Word Works: Steve Almond on Rendering the Interior Life
Tue, May 21 at 7pm
While in graduate school in the 1990s, a friend of Steve Almond’s handed him a novel that fundamentally changed the way he thought about writing. That book was Stoner by John Williams, which follows the travails of a college professor whose life from the outside seems unremarkable, even forgettable, but whose inner life is rendered so acutely that the book has become a must-read among writers.
In his Word Works lecture, Almond will detail critical lessons he’s learned from Stoner about diving deep into the innermost being of a character, which not only makes for thrilling fiction but, in an age of social media posturing, may help reconnect us to something missing from our modern lives.
An onstage interview and Q&A session will follow the talk.
Steve Almond is the author of eight books of fiction and nonfiction, including the New York Times bestsellers Candyfreak and Against Football. His short stories have been anthologized widely, in the Best American Short Stories, thePushcart Prize, Best American Erotica, and Best American Mysteries series. His essays and reviews have appeared in the New York Times Magazine, the Boston Globe, the Washington Post, and elsewhere. He teaches at the Nieman Fellowship for Journalism at Harvard, and was the cohost of the New York Times podcast Dear Sugars with fellow writer Cheryl Strayed.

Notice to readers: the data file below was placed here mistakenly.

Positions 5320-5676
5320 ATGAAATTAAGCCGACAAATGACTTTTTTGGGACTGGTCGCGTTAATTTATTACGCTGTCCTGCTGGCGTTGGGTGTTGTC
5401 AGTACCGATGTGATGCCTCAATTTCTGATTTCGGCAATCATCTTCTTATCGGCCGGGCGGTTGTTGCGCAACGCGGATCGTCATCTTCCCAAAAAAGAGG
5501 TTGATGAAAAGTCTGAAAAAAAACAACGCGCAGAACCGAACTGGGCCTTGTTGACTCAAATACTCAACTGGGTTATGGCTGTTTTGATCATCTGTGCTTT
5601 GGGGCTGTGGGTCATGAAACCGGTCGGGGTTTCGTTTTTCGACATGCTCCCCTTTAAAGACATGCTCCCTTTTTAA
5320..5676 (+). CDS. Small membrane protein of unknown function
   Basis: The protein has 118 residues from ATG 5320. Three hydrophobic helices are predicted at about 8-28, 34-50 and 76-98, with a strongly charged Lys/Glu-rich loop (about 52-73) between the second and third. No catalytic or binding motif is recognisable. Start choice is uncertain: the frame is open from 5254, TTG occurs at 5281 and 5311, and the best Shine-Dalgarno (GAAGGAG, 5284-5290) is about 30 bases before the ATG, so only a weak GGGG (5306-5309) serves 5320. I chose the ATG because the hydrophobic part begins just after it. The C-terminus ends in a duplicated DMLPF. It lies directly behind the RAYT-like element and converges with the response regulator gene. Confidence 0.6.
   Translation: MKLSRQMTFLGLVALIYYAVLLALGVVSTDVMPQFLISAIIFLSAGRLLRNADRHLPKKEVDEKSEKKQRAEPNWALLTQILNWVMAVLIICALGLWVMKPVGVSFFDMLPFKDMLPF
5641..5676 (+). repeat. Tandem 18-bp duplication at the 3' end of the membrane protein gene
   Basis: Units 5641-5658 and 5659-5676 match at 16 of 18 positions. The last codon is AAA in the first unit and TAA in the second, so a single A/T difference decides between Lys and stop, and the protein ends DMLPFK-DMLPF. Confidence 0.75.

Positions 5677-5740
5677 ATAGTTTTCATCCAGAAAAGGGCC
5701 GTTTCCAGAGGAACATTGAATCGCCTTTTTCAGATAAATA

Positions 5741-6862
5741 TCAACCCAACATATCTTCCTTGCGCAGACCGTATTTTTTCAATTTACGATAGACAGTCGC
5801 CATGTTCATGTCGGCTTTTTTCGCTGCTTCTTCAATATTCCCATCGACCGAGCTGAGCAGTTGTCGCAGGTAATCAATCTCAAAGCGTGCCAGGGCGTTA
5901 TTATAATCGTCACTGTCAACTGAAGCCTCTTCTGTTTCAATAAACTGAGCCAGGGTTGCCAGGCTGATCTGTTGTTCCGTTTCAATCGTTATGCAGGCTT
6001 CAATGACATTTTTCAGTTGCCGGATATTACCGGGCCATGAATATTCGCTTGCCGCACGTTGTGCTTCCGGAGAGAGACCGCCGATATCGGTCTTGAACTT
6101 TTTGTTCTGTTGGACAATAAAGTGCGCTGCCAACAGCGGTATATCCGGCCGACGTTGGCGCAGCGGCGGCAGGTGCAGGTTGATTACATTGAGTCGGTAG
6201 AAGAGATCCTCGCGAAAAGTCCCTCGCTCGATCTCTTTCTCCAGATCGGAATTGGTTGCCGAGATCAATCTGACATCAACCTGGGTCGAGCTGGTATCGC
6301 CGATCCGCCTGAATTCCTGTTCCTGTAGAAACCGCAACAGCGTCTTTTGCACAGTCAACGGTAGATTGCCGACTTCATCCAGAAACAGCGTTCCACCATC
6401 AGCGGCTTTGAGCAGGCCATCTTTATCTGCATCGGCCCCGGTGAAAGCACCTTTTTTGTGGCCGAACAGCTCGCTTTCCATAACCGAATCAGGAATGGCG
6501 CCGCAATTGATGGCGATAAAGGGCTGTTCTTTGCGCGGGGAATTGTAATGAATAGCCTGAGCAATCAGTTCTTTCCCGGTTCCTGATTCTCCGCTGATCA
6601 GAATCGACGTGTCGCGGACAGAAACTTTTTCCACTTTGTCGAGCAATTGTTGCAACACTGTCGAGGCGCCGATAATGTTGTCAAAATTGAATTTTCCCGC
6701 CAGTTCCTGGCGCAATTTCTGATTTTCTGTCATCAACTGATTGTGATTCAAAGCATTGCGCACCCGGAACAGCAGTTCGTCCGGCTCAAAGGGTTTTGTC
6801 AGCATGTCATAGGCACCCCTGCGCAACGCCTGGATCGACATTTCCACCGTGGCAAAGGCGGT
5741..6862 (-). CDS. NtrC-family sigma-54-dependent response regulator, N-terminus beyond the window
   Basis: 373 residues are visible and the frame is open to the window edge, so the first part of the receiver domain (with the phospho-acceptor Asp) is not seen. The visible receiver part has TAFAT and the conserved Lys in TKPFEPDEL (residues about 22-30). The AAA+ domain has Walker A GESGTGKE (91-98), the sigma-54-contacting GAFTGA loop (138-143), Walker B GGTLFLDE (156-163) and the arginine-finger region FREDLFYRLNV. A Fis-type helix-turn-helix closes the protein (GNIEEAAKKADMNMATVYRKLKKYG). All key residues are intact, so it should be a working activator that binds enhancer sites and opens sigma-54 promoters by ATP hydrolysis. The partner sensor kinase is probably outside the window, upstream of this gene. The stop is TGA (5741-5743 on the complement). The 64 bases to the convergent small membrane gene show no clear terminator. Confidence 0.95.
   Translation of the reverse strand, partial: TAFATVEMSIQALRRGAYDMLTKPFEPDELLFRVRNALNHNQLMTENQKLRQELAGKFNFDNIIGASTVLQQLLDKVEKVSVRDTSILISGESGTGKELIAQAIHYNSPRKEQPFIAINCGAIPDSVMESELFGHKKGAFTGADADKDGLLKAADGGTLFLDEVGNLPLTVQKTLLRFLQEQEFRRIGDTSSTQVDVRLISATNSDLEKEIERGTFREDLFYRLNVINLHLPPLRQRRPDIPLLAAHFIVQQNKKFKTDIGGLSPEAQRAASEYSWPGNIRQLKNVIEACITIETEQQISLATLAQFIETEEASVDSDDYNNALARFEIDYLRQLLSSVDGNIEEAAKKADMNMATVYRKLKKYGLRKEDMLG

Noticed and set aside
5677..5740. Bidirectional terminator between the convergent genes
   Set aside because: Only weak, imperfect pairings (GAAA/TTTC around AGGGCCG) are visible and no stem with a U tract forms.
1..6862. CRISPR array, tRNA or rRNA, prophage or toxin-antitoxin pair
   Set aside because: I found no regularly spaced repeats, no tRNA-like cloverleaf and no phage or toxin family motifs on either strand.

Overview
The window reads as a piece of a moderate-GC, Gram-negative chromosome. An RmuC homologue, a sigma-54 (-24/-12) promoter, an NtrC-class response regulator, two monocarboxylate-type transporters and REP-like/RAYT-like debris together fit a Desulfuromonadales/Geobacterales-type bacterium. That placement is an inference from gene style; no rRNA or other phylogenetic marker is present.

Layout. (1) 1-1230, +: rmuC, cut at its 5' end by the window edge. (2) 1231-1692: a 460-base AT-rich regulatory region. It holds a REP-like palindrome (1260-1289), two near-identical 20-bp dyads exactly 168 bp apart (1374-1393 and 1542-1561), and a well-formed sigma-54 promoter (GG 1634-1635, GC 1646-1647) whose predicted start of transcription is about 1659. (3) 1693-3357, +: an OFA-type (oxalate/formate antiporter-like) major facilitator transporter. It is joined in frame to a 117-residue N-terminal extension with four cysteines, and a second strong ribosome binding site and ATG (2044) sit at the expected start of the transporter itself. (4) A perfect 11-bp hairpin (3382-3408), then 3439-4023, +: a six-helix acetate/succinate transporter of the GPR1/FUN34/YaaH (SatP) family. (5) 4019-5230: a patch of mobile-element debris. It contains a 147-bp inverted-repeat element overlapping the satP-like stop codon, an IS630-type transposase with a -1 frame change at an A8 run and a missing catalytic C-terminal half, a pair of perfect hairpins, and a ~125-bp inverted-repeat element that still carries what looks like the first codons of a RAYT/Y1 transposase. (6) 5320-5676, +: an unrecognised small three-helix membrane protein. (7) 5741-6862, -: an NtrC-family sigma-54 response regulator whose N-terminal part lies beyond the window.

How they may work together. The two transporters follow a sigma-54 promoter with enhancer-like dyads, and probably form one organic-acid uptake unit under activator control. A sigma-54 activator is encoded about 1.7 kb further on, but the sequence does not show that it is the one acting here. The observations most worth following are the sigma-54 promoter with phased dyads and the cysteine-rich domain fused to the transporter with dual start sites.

“...I find it tremendously hopeful that Stoner is thriving in a world in which capitalist energies are so hellbent on distracting us from the necessary anguish of our inner lives. Stoner argues that we are measured ultimately by our capacity to face the truth of who we are in private moments, not by the burnishing of our public selves. It is, in other words, a searing condemnation of our current cultural moment — one that happens to have been written nearly 50 years ago.”
—Steve Almond, from his New York Times Magazine article, "You Should Seriously Read 'Stoner' Right Now"
Word Works craft talks by novelists, essayists, poets, and memoirists focus on writing as process rather than finished product, examining how language works to inspire and provoke new ideas through live close readings of the writer’s own or others’ work. These talks are designed to apply to writers of all genres as well as illuminate well-known works for avid readers. The talks are followed by an interview with a noted editor, writer, or critic.